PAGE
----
ALBUM: Face To Face – Three Chords And A Half Truth

Release Date: April 8th, 2013
Label: Rise Records


Every now and then, hardcore punk fans like me need to get up on our hipster high horse and complain about something. After we’re done planning our next Black Flag tattoo, we’ll make ourselves some dark coffee, hop onto our Twitter accounts and complain about one thing: pop-punk.

We’ll complain that it sounds nothing like punk rock, that all of the fans are annoying and that the lyrics are meaningless. We’ll basically moan about a load of bullshit that doesn’t matter to us, and in the mean time good punk albums with pop influences will go under our radar. Face To Face‘s new album is the latest to be ignored by this group of hipster punks, which is a shame ’cause it’s an absolute corker.

Face To Face are punk veterans who have been going since the early 90s. Not a lot of bands can get 22 years (with a 4 year hiatus in the middle) into their career without a major change in sound. Whilst some albums were more ‘single heavy’ than others, Face To Face have always seemed to keep their modern punk sound, even after their 2008 reunion. This album can be considered the fist real change in sound of the band’s career.

‘Three Chords And A Half Truth’ sees FTF venture down a path of more melodic songwriting, and the result sounds like Face To Face playing songs as catchy and anthemic as Rancid. Whilst some may miss the heavier feel of older FTF, most will welcome the change as it delivers catchy and infectious punk tunes. Memorable and enjoyable choruses will have you humming along on your second or third listen. When songs like ‘Welcome Back To Nothing’, ‘Right As Rain’ and ‘Across State Lines’ kick in, you’ll great them with the reaction of “Oh yeah! This one!”.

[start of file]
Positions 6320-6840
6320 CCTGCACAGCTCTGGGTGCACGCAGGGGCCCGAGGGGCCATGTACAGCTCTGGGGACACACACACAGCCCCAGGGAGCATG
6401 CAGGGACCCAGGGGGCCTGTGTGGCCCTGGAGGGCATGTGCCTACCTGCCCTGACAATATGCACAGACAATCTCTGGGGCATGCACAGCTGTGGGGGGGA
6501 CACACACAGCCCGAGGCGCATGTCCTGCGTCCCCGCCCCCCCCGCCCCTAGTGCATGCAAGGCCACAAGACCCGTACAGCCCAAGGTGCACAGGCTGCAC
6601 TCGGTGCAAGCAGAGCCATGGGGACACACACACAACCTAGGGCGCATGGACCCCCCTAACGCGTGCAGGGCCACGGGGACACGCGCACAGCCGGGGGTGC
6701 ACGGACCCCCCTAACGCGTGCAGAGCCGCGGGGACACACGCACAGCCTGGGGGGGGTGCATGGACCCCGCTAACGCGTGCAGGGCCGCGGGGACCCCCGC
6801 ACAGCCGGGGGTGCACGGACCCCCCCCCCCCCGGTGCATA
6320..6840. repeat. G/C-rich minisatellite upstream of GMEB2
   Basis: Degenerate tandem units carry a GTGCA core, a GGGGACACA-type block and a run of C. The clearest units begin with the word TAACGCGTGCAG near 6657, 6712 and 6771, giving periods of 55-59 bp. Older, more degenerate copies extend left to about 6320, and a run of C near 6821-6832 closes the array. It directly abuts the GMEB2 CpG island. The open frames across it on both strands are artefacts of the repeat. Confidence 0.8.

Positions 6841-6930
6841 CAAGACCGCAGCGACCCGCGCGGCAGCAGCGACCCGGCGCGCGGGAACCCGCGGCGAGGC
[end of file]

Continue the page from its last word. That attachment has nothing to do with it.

Whilst it does seem reminiscent of pop-punk in parts, it should in no way be considered a pop-punk album, it’s more like a melodic punk. Pop-punk usually implies a weaker and more ball-less sound than this album provides, it’s still got it’s punk guts and balls in its instrumental section. This isn’t Man Overboard, if you want songs about friends and pizza then I suggest you look elsewhere. But, if you want punk rock that’s catchy but actually still sounds punk rock, stick with this album, a good time is promised.

So, next time you see a grumpy punk fan like me sitting under their Henry Rollins shrine whilst complaining about The Story So Far whilst secretly liking them, give them a heads up about this record, because both this album and this band have tragically fallen under most punk fans radars.

Written by Jack King